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2008 Altima Balance Shaft Trouble

I have a 2008 Nissan Altima 2.5SL with 85K miles. It has a strong vibration around 1800RPM. I have had all motor and transmission mounts checked, transaxle assembly and the transmission replaced (under warranty) with no improvement. The dealer is telling me it is a balance shaft and that I need to replace the engine for $6000.00

Does this diagnosis sound correct? Could it be anything else? Is there anything I can do to correct this without replacing the engine? If not is there a cheaper source for an engine replacement. Finally if I continue to drive it with this problem will it damage the engine further and eventually fail?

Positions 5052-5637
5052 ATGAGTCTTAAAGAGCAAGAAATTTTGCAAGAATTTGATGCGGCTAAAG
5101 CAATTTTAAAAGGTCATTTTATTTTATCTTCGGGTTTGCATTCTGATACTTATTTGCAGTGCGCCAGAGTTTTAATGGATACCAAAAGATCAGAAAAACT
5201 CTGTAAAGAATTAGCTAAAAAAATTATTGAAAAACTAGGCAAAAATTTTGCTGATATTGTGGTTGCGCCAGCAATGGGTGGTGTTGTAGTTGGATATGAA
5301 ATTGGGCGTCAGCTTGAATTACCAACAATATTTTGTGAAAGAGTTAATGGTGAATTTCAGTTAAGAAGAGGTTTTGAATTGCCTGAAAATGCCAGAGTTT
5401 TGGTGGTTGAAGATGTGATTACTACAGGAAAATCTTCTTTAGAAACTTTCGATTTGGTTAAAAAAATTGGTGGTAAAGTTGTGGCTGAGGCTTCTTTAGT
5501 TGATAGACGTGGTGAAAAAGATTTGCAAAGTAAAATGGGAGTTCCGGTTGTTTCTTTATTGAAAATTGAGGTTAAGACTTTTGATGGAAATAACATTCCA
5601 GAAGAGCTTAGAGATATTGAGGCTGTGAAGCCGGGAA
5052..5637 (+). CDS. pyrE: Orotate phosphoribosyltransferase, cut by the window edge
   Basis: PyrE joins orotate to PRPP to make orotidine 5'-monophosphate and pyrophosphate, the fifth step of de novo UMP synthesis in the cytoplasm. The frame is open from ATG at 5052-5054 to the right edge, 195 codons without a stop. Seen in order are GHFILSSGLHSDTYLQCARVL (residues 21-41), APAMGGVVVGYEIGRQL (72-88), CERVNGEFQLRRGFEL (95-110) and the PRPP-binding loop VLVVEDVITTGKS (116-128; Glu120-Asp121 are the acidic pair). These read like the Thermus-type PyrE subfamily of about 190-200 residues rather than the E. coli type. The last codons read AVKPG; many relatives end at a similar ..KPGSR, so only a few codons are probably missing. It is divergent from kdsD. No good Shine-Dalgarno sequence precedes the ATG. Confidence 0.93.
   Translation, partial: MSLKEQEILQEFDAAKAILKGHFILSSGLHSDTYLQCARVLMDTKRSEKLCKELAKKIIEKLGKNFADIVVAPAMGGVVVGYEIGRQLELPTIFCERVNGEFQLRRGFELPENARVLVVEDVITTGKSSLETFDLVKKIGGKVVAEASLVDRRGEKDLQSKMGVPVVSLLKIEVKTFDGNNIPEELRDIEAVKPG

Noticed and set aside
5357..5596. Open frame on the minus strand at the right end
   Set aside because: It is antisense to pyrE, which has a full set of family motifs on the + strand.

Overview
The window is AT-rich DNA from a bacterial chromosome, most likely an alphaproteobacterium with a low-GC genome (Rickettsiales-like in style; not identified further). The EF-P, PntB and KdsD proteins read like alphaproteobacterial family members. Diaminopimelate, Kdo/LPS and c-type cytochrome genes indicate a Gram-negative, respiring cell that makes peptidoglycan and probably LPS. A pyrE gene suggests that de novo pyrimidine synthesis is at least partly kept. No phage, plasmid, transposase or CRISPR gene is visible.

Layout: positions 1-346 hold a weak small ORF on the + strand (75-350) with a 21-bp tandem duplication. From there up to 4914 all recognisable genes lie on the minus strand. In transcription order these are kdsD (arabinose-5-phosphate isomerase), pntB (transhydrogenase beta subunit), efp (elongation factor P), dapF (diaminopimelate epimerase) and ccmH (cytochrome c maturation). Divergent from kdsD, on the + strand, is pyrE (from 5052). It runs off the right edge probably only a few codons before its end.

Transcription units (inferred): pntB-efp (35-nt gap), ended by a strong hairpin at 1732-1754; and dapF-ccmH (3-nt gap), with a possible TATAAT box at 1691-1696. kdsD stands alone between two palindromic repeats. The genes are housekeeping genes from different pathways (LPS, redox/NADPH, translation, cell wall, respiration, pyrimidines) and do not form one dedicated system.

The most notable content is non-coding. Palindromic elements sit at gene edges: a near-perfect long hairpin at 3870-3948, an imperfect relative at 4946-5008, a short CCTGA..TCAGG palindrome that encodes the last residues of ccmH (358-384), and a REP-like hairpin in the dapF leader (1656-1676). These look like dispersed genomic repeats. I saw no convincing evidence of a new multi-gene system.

The balance shaft, two of them actually, are solid pieces of steel that are driven by a chain from the crank sprocket, so I am wondering what the dealer thinks is wrong with them. Maybe the bearings? Maybe the chain broke? If the chain broke, I would think that it would make a lot of noise and possibly tear up teh oil pump.

Have you had this car since new?

If it is a recent purchase, is there any evidence that the engine may have had some “performance” improvements done? I.e. large exhaust, cold air intake (CAI). Often after the CAI and fart can exhaust, the next modification on this engine is to remove the balance shafts, that frees up about 11hp.